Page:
No end in sight to coal miners’ losses

Coal producers are suffering a historic rout, losing 94 percent of market value in the past five years. A miner shines his head lamp on coal transported on a conveyor belt at the Consol Energy Bailey Mine in Wind Ridge, Pennsylvania, in 2013. CREDIT: Bloomberg photo by Ty Wright)

Plummeting coal prices have pushed almost half the debt issued by U.S. coal companies into default, and for miners and their investors there’s no end in sight.

Patriot Coal, Walter Energy and Alpha Natural Resources have all filed for bankruptcy in the past year. Now that Arch Coal, the second largest coal miner in the U.S., has joined their ranks, investors are wondering if the biggest, Peabody Energy, could be next.

Peabody’s shares have been sliced roughly in half since Arch filed for Chapter 11 on Jan. 11. The company’s 6.5 percent unsecured bonds have lost 27 percent, or 3.1 cents on the dollar, over the same period, most recently trading on Jan. 14 at 8.6 cents and yielding 99 percent, according to Trace, the bond-price reporting system of the Financial Industry Regulatory Authority.

“Lots of people are wondering: What’s the next shoe to drop? Who might be the next company? Peabody’s on everybody’s list,” said Spencer Cutter, a Bloomberg Intelligence analyst in Skillman, New Jersey, in a webcast presentation about the global coal industry on Jan. 14.

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Coal producers are suffering through a historic rout. Over the past five years, the industry has lost 94 percent of its market value, from $68.6 billion to $4.02 billion.

In addition, Fitch Ratings said in a Jan. 11 report that Arch’s bankruptcy pushed the sector’s default rate to “an unprecedented peak” of 43 percent. So investors are now raising questions about the viability of other miners, such as Consol Energy, Foresight Energy, Cloud Peak Energy and Murray Energy.

“This once-mighty industry is destined to gradually shrink in importance, and virtually disappear as an investable sector,” said Margie Patel, a portfolio manager with Wells Fargo Asset Management in Boston, which manages $351 billion.

Peabody and Arch were among the miners that raised a total of $6.4 billion of debt in 2010 and 2011, betting that prices for metallurgical coal, which is sometimes used to produce steel, would continue to rise thanks to China’s growing demand to build its cities. After reaching $330 per metric ton in 2011, prices have since tanked to a quarter of that level. Goldman Sachs forecasts benchmark metallurgical coal prices to fall to $75 this year.

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Peabody has been working on a debt exchange with its lenders since last year, but has yet to agree to a deal — Arch tried a similar tact before it went under and failed, accelerating its demise.

In terms of capital, Peabody had $1.4 billion in liquidity including cash and availability under its revolving loans as of Nov. 5, according to a company filing. Its cash dropped to $167.4 million on that day from $334.3 million at the end of September. At that rate, the company has about nine months before it runs out of cash.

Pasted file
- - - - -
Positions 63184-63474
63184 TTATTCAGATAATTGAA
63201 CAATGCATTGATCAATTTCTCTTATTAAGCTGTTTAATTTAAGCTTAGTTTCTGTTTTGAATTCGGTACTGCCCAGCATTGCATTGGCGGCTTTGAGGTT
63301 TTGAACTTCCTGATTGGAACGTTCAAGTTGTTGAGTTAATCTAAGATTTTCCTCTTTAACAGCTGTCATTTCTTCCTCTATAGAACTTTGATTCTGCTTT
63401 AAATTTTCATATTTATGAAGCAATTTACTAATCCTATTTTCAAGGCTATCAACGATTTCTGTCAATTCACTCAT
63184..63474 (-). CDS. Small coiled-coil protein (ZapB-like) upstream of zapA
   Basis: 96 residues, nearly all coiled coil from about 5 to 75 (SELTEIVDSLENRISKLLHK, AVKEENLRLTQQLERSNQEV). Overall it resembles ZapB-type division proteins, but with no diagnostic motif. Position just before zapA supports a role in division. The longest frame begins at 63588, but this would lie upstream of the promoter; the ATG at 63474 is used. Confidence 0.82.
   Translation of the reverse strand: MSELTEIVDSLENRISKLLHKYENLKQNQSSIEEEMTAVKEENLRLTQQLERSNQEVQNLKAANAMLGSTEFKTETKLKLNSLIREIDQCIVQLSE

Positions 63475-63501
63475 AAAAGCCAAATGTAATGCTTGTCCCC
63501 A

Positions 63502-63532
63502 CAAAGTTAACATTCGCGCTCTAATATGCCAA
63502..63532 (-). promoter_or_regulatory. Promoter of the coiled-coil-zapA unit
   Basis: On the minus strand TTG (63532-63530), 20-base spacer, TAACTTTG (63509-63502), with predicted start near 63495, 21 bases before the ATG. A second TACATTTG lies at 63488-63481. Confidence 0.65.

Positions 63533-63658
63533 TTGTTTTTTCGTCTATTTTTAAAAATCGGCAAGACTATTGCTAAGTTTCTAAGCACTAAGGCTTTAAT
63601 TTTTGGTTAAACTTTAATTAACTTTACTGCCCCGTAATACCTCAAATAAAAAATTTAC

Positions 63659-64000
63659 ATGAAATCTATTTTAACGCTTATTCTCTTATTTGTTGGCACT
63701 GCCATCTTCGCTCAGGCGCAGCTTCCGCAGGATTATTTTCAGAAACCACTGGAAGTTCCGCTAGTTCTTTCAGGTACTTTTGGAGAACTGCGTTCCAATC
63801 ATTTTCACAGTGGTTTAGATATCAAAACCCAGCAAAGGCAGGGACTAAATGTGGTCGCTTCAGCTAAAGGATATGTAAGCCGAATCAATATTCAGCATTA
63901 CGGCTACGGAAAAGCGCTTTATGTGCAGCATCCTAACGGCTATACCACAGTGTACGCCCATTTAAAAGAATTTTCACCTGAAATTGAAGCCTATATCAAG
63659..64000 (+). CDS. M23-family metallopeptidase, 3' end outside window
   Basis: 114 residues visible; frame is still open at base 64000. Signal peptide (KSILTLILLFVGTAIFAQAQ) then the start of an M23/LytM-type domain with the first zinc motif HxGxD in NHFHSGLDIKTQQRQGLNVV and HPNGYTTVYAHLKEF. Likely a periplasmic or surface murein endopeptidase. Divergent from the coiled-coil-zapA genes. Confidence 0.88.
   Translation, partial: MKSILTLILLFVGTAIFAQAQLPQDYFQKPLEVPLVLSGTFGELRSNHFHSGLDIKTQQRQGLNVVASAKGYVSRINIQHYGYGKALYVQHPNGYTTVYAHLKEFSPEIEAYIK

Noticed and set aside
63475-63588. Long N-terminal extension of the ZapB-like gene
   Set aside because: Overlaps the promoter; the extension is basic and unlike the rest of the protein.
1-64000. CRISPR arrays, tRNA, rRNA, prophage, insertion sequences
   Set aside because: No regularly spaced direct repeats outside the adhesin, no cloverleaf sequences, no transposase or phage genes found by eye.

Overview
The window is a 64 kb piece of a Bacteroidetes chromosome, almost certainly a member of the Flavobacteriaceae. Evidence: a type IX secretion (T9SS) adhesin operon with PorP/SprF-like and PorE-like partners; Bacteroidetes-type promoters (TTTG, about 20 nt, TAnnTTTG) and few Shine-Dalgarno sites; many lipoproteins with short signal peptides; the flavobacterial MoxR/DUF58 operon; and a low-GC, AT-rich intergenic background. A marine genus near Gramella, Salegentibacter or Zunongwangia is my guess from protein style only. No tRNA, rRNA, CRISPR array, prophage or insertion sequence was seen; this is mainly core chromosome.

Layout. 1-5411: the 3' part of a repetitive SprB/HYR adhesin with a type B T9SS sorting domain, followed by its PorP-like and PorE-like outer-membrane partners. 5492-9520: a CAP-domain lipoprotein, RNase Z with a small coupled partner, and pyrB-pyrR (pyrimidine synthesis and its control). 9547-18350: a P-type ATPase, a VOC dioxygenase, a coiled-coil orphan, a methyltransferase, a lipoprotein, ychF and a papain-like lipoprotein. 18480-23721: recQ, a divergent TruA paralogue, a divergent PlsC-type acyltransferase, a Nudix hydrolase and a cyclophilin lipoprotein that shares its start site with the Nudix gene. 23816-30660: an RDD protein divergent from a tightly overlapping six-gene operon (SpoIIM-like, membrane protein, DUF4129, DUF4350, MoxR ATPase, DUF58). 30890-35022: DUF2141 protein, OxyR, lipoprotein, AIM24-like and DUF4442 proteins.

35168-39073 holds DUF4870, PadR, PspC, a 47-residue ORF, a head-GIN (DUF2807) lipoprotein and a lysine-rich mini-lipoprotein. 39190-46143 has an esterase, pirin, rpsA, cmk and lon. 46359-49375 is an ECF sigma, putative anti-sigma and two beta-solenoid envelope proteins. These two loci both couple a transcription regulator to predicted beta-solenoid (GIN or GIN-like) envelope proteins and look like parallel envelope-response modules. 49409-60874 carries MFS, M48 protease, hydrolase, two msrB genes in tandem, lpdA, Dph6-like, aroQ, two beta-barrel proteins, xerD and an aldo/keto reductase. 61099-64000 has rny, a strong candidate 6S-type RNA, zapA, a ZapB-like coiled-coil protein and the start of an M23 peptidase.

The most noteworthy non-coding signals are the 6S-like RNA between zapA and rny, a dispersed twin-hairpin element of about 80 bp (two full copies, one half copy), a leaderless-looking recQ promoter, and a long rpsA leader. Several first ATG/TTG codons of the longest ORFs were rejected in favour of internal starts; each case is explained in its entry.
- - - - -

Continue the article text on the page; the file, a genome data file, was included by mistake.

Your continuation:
Peabody’s cushion will be pressured with coal prices so low. Its interest expenses are more than its cash on hand, according to Bloomberg data. For the 12 months ended Sept. 30, it burned through $445 million. At that rate, the company is going to run out of cash in nine months, Bloomberg data show.

“In a challenging market backdrop, Peabody continues its aggressive efforts to improve the business with a major focus on operational, portfolio and financial initiatives,” Peabody spokeswoman Beth Sutton said via e-mail. “Our dual financial objectives are to optimize liquidity and deleverage, and we continue to pursue multiple actions on this front.”

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If Peabody files for Chapter 11, it will have plenty of company among its competitors. In less than two years, as many as five coal miners have filed for bankruptcy to restructure a total of $22 billion in debt, according to data compiled by Bloomberg.

James River Coal filed for bankruptcy in April 2014 to restructure its $819 million in debt. Patriot Coal, which emerged from Chapter 11 at the end of 2013, filed again in May. Walter Energy and Alpha Natural, two of the biggest metallurgical coal producers in the U.S., filed in July and August with a combined total of $12.1 billion in debt.

In addition, Cliffs Natural Resources sold its coal business to Seneca Coal Resources for $268 million in December. Lourenco Goncalves, Cliffs’ chief executive officer, explained in a statement that the sale was made “in light of the many headwinds the industry has faced over this past year.”

Consol spokesman Brian Aiello and Cloud Peak spokesman Rick Curtsinger didn’t respond to requests for comment. Gary Broadbent, spokesman for both Murray and Foresight, declined to comment.

While there’s plenty of uncertainty surrounding the coal business, there is one thing that traders and industry insiders agree on: There won’t be a rebound anytime soon.

“The world of coal will be very ugly in 2016,” said Ted O’Brien, chief executive officer at Doyle Trading Consultants, an independent consulting firm specializing in metals and mining. “All the bankruptcy filings that took place only helped on paper. It didn’t take away supply in the markets.”